Skip to main content


Video: Companion Retriever Hunting Challenge at Godfrey's Pond

By Howard B. Owens
Video Sponsor
.pane-node-body img {background: none !important; border: 0 !important; margin: 0 !important; padding: unset !important; padding-left: 1px !important }

Jim Beverly, a hunting retriever trainer from Oakfield, hosted his second annual Companion Retriever Hunting Challenge at Godfrey's Pond in Byron on Saturday. The challenge is primarily for retrieving-trained dogs who are more often pets than hunting companions.

Retrievers: Waterfowlers Best Friend


Every so often I stole a glimpse heavenward. The early a.m. sky was crystal clear, the lightshow overhead spectacular. Orion, Pleiades, Cassiopeia and both Dippers stood out clearly while the spiral arm of the Milky Way appeared to be a misty vapor spanning the dark expanse. 

Doug in foreground, Jim in background, setting decoys.

The canoe is loaded to the max with decoys, packs, shotguns. Amid the gear sits Sadie, Doug Harloff’s chocolate Lab. I’m seated in the bow while Doug mans the stern. Some distance ahead of us a small beam of light pierces the darkness - a headlamp worn by Jim DiCasolo. Situated in his canoe are more decoys and Quaker Hill Dee Dee, Jim’s chocolate lab.

Doug looking for incoming geese.

A forty minute canoe ride – including one portage – took us to our destination, a brushy clump of growth that would serve as a blind. Before getting situated there was the business of setting out decoys. Already the first hint of light penetrated the horizon, bringing with it silhouettes of ducks zipping past at close range.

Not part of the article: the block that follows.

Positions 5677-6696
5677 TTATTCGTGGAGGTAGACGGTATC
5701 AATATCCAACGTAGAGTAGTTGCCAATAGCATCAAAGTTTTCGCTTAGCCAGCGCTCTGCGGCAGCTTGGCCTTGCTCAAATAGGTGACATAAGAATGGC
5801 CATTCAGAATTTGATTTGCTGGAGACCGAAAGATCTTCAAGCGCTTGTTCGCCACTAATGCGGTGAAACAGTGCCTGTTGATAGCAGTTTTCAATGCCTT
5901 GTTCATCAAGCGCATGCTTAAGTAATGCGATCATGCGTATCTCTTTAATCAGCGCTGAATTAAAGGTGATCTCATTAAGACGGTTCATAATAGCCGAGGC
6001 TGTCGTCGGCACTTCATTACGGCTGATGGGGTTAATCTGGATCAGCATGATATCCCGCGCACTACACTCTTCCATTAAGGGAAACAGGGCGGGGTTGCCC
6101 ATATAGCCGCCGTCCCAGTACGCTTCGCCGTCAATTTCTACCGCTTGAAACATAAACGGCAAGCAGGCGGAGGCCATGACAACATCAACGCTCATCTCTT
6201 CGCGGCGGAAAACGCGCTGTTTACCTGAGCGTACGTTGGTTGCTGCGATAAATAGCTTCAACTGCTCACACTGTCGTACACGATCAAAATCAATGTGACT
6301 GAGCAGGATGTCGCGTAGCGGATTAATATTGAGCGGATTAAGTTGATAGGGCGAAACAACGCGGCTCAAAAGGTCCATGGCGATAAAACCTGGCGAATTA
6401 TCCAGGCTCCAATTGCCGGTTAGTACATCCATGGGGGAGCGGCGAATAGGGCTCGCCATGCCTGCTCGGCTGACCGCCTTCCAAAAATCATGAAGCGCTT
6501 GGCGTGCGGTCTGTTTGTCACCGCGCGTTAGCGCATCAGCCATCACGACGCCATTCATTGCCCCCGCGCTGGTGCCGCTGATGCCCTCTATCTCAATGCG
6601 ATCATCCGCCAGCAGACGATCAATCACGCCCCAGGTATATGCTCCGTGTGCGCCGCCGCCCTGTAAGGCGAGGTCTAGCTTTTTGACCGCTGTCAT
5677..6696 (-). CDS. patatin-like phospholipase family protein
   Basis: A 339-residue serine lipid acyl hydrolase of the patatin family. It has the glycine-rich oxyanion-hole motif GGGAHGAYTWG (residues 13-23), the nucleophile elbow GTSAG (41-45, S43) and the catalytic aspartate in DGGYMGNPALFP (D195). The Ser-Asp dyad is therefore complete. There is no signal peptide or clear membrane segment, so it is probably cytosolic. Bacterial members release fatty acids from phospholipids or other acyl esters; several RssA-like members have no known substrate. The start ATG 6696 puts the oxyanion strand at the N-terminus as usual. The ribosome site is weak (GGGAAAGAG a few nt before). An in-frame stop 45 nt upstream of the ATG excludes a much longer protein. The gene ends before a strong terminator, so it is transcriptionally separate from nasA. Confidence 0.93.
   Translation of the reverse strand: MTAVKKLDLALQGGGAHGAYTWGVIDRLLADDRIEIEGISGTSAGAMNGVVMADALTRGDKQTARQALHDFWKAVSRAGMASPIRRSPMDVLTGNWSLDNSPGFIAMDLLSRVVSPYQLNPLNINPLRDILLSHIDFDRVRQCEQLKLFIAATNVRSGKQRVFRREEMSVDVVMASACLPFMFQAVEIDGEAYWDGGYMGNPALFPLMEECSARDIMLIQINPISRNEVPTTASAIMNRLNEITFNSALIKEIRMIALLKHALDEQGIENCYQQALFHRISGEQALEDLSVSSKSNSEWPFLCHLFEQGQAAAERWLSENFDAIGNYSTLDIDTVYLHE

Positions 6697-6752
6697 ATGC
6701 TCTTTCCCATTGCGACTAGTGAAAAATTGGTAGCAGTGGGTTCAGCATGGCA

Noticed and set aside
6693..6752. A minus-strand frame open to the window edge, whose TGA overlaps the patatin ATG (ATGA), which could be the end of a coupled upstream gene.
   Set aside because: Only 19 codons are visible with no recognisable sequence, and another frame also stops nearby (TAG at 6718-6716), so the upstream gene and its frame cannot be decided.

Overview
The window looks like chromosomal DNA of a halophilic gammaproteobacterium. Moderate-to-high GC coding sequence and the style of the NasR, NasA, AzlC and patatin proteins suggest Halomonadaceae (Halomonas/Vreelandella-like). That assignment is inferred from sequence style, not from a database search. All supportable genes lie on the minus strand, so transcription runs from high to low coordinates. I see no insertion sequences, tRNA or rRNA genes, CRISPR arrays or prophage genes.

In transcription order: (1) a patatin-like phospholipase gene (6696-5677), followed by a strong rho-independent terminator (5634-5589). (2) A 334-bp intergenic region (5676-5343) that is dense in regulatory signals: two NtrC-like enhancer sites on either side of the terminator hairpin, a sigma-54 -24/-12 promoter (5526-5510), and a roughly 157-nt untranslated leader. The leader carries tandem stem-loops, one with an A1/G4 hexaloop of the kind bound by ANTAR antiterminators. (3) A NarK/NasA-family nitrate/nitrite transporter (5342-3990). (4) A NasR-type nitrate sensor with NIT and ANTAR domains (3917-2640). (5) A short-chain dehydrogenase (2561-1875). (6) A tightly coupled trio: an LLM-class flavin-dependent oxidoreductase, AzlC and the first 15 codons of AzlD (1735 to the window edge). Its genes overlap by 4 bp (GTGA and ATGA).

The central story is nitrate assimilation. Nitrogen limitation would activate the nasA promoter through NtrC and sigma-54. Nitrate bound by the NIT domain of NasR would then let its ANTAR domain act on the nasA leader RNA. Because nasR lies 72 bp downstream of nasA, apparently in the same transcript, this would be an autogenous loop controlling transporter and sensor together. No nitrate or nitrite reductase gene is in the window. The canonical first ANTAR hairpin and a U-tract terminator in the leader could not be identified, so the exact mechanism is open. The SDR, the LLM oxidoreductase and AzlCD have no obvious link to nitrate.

Sadie doing what she does best.

With the last of the decoys set, both canoes were then pulled into the “floating island” and covered with camo-mesh. As daylight increased it became easy to identify ducks on the wing. Mallards, blue wing teal, black ducks, woodies and even pintails were on the move. But duck season was still a month away.

Jim DiCasolo scans the sky.

We were here for geese, and once the first flocks were heard, Doug and Jim went to work on the calls.  Both felt it would be a spell before they got any response, as the honkers were heading for the feeding grounds. We looked forward to their return trip.

Before long a pair of Canada’s came in, dropping into the decoy set. The shotguns barked and a second afterward, Sadie and Dee Dee leapt in, swimming to the fallen birds.

Dee Dee, 11 years old and still going strong.

It was obvious both dogs had been taught well. Whenever a flock of geese came into view, or even low flying ducks, the dogs locked in, following intently with their eyes. Dee Dee and Sadie were a joy to watch, and on this day, six hours spent standing in thigh deep water passed quickly.      


Authentically Local